• Understand your entire credit risk exposure both as a debtor and a creditor.

    • Insist on adequate audit procedures.

    • Make every effort to see that employees are paid.

    • Make sure withholding taxes are being paid.

    • Make management changes and changes in business direction.

    • Reduce verbal understandings to writings that are consistent with the loan documents.

    • Deal with experienced workout personnel instead of the loan officer. The officer who made the loan may be angry or scared and, consequently, too hard or too soft.

    • Review loan documents for completeness and perfection of liens and security interests.

    • Review collateral dispositions with persons familiar with the practicalities, such as auctioneers.

    • Review bankruptcy risks with the bankruptcy adviser (e.g., stay, use of collateral), while at the same time considering the positive use of Chapter 11. Repeat this process from time to time.

    • Look at potential material concessions on loans, including loan maturity extensions in return for debtor concessions, such as being given collateral or being released from claims.

    • Understand your true state of financial affairs (to the extent possible).

    • Be wary of personal guarantees.

    • Conduct a lender liability review, which should include investigating whether the documents fit the deal, the course of dealing (possible oral side agreements) and the rights of third parties.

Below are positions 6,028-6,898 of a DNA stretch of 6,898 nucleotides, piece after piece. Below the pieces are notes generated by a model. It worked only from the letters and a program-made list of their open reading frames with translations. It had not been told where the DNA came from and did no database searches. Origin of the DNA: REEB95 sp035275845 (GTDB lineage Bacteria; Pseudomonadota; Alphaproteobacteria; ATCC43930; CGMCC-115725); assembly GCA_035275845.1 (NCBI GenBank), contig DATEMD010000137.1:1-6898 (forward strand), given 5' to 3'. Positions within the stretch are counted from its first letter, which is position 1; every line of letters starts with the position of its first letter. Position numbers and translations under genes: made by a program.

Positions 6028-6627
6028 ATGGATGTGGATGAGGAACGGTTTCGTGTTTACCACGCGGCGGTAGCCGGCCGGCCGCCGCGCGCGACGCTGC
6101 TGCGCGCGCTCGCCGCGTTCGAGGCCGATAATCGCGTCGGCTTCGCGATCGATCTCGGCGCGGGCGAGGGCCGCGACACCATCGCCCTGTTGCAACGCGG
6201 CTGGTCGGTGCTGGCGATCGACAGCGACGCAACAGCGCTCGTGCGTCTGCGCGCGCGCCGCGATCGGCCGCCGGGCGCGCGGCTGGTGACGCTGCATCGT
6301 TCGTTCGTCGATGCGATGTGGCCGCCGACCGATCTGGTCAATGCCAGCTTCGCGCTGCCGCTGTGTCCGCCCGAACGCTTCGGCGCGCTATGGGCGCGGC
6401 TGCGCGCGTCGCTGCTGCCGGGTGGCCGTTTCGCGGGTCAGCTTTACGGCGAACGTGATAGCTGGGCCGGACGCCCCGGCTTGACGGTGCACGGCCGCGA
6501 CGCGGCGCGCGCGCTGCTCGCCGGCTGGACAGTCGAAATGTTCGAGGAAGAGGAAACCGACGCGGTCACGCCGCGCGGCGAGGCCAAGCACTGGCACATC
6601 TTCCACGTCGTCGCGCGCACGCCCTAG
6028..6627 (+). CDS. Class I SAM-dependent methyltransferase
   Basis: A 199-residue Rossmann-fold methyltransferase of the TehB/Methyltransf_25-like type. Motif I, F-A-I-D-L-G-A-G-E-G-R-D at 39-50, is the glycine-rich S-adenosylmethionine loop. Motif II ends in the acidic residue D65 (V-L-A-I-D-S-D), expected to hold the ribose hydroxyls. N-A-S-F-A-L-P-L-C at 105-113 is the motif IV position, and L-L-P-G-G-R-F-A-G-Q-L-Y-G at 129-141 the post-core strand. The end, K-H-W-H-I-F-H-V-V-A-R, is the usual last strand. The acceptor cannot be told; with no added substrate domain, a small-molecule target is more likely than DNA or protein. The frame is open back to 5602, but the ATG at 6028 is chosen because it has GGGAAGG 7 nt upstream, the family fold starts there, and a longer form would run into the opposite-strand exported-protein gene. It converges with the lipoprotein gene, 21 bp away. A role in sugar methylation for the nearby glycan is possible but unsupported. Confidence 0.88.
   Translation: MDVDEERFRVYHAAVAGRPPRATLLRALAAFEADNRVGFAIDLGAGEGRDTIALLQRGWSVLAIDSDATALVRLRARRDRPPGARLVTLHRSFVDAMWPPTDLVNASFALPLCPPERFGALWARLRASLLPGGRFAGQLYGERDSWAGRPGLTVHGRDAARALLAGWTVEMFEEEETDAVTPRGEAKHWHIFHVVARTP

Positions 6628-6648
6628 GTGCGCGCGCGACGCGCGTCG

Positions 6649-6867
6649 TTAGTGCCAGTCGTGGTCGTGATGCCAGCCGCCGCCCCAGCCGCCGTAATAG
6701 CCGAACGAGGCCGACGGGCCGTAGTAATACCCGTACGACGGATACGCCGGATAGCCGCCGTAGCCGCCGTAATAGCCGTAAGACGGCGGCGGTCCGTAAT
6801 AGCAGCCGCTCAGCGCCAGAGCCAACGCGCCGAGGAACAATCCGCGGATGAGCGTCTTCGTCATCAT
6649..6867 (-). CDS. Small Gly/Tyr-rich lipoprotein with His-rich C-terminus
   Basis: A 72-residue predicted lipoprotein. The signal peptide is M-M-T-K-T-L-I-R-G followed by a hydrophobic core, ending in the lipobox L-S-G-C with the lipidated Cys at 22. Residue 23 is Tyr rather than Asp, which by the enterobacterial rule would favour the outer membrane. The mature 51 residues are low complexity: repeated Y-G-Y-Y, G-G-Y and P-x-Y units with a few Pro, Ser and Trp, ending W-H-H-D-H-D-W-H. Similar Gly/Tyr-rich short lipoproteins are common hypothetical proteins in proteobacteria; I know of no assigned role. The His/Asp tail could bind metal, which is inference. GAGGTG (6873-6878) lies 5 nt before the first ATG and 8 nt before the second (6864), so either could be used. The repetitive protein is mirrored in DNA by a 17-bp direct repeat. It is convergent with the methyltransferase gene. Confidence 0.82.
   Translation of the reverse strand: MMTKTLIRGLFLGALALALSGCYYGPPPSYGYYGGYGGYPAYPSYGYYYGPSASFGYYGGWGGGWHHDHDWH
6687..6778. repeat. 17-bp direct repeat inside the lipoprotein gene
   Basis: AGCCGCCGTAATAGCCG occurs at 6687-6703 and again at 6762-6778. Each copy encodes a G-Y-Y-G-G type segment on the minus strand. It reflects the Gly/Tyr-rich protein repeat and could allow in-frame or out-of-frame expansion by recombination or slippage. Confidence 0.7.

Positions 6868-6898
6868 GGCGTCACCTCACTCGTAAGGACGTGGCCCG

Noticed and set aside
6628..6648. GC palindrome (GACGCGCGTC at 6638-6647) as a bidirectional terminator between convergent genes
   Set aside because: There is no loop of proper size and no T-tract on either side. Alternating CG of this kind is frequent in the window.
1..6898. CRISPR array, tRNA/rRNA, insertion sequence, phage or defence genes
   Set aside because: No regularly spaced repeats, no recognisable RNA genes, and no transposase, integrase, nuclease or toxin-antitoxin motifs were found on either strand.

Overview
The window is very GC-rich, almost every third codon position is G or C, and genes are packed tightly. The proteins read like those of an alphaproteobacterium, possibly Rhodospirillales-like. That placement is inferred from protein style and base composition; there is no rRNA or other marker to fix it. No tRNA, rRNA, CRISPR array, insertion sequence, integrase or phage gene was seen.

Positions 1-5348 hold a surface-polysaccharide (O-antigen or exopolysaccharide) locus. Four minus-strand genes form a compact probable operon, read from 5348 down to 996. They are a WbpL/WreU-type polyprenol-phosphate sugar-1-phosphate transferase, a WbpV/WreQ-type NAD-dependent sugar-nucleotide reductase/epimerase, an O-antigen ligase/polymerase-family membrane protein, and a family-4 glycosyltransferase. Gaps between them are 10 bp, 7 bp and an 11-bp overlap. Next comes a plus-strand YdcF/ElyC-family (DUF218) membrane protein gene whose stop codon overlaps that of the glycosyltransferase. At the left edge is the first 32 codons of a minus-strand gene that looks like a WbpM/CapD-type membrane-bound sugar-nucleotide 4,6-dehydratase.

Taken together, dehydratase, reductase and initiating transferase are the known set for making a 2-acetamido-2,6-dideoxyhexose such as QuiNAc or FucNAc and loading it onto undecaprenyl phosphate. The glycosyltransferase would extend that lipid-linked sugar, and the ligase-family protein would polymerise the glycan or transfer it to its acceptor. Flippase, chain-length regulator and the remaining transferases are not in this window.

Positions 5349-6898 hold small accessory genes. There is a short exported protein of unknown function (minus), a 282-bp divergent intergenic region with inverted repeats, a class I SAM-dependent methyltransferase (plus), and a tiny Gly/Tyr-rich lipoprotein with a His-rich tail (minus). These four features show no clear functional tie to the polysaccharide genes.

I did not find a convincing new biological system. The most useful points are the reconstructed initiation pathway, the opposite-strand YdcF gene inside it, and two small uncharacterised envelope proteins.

• Take adequate notes and communicate in writing with the lender.

    • Deal honestly with trade creditors by giving accurate and consistent answers to trade inquiries or by declining to answer.

    • Evidence all waivers, moratoria, or extensions in writing.

    • Consider the need to find alternative financing.

    • Get reasonable notice if the amounts to be advanced will be reduced, late payments will no longer be accepted, a default or acceleration will be declared or any remedies will be exercised by the lender.


    • Use documents that are inconsistent with each other or the business purpose.

    • Rely on technical language.

    • Threaten a default where you do not intend to act or say things intended to otherwise mislead.

    • Use threatening or abusive language.

    • Mislead trade creditors who make credit inquiries.

    • Make notes or write letters that cannot be explained to a jury.

    • Try to hide a preference, which may simply turn the payment into a fraudulent transfer.

    • Routinely attend board meetings if you're a creditor.

    • Offer opinions concerning the future, except concerning what you will or won't do.

    • Engage in schemes to promote any creditor's interests at the expense of third parties.

    In any financial distress situation, fair play and attention to appearances will be important. These concerns should not, however, drive matters to the point where the creditor fails to take action and permits further deterioration of an already bad situation. Where a liquidation of the debtor appears inevitable, a Chapter 11 case may be the wisest course.

    If any of the above situations occur, consult your adviser. Do not wait until it is too late to take appropriate action.